Amazon Fresh truck
Amazon Fresh truck

Online grocery shopping just isn’t for couch potatoes or those folks who are too busy to get to the grocery store. New research from the University of Washington finds that relying on an online grocery delivery service like Amazon Fresh or Safeway is actually far more environmentally-friendly than jumping in the car and heading to the store.

The research, conducted by UW associate professor of civil and environmental engineering Anne Goodchild and doctoral candidate Erica Wygonik, found that grocery delivery cuts carbon dioxide emissions by at least half when compared to individual car trips to the store.

“A lot of times people think they have to inconvenience themselves to be greener, and that actually isn’t the case here,” said Goodchild in a release. “From an environmental perspective, grocery delivery services overwhelmingly can provide emissions reductions.”


The study, funded by the Oregon Department of Transportation, analyzed data from Seattle and King County. The researchers found that delivery trucks, like those from Amazon Fresh, created 20 percent to 75 percent less carbon dioxide than those who drove themselves.

grocery22Amazon has been operating its Amazon Fresh grocery delivery service in Seattle since 2007, but it has been slow to expand the service to other markets. The possible expansion of the service actually emerged during Amazon’s earnings call last week, though CFO Tom Szkutak said they have “nothing to announce” at this point. He also added that they are  “pleased” with the test, but they are continuing to tinker with the economics of grocery delivery.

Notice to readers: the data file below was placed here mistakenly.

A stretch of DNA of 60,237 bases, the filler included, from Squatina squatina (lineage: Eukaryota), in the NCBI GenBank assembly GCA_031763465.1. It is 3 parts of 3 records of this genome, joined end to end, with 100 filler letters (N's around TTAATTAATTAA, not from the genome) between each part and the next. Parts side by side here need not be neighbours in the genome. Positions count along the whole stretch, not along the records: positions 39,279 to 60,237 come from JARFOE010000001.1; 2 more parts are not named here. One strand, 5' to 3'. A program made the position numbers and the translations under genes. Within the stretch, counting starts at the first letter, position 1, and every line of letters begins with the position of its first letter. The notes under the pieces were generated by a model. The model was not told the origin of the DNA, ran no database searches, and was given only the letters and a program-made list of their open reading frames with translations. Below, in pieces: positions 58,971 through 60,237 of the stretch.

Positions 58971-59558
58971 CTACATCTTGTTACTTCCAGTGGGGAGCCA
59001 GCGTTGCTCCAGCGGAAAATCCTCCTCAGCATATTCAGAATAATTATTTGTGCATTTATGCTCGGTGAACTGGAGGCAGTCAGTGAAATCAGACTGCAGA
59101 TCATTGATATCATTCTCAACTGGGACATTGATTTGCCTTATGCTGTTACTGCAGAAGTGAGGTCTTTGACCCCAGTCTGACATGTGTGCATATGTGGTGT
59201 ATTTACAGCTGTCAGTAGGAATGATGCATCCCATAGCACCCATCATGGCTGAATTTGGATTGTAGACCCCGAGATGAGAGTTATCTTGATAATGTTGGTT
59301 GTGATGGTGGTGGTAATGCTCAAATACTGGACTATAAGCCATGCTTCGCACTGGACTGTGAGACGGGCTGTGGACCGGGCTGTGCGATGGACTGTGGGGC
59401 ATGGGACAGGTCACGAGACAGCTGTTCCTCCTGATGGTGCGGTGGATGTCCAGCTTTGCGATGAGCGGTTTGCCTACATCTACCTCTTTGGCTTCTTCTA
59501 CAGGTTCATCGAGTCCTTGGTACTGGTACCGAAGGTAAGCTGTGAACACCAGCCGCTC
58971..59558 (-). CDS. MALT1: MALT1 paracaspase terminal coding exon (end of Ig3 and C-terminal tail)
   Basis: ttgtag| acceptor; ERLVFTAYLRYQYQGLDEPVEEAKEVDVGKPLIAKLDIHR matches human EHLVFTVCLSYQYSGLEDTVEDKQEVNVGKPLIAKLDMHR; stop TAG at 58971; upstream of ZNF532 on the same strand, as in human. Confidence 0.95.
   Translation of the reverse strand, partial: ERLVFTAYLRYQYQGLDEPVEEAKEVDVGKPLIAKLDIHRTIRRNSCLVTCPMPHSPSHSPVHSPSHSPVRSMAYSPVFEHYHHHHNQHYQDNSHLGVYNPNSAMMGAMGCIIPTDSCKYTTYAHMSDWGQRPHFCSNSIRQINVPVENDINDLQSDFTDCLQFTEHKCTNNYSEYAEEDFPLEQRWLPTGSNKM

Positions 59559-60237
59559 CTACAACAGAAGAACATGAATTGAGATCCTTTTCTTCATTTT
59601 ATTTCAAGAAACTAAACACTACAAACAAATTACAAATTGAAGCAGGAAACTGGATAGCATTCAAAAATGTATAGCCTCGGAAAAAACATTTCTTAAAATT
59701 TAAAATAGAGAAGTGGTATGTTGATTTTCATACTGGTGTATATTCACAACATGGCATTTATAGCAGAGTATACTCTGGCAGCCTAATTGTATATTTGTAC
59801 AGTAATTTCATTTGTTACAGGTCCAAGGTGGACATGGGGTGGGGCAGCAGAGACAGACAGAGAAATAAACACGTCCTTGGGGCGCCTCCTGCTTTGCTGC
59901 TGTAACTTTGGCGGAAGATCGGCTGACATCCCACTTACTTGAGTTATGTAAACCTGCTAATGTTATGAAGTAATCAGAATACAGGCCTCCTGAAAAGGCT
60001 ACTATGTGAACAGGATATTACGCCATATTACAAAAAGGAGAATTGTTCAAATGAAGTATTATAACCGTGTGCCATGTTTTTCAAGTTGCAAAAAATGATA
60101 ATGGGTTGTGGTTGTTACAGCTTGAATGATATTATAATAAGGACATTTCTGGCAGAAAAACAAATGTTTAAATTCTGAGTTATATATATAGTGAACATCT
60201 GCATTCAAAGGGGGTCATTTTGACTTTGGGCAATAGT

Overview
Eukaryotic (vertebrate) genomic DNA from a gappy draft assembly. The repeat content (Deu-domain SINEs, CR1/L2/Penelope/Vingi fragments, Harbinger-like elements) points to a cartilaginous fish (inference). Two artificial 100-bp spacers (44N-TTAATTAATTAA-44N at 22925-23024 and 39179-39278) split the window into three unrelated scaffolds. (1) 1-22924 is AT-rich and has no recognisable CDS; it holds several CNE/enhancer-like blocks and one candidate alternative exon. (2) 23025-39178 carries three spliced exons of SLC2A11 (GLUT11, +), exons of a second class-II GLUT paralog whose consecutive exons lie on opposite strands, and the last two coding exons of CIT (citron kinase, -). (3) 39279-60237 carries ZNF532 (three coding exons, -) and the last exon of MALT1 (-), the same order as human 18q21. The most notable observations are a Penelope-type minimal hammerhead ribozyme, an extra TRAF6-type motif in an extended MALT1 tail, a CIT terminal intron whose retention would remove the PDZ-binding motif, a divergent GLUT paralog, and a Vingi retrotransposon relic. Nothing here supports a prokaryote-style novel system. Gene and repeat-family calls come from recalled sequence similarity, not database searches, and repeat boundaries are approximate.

Of course, there’s one way to make sure you are truly “green” when shopping for groceries. Just walk to the store.

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  • n8

    First, where is a link to the study? I probably intuitively agree with the findings if customers are forced to switch all of the grocery store shopping to an online service. However, the first sentence in the news release talks about late night runs to the grocery store. If it’s 10pm and I need something from the store, I’m not going to order it online and then sit around for a truck to show up the next day between noon and 5 so that I can be clustered into an environmentally friendly delivery route. Also, a lot of people make multiple trips to multiple grocers during the week and often this are in route to another destination as opposed to a single-purpose trip. That said, their is probably lots advantages beyond just transportation if all or nearly all grocery shopping was done online, such as reduced electricity usage to maintain open refrigeration for display purposes, less packaging because point-of-purchase marketing would not be needed and less impervious spaces for parking and building. But there is less low-wage employment in the delivery model.

  • Krishi Patel

    Really a nice and useful information you share with us.

    Thank you,

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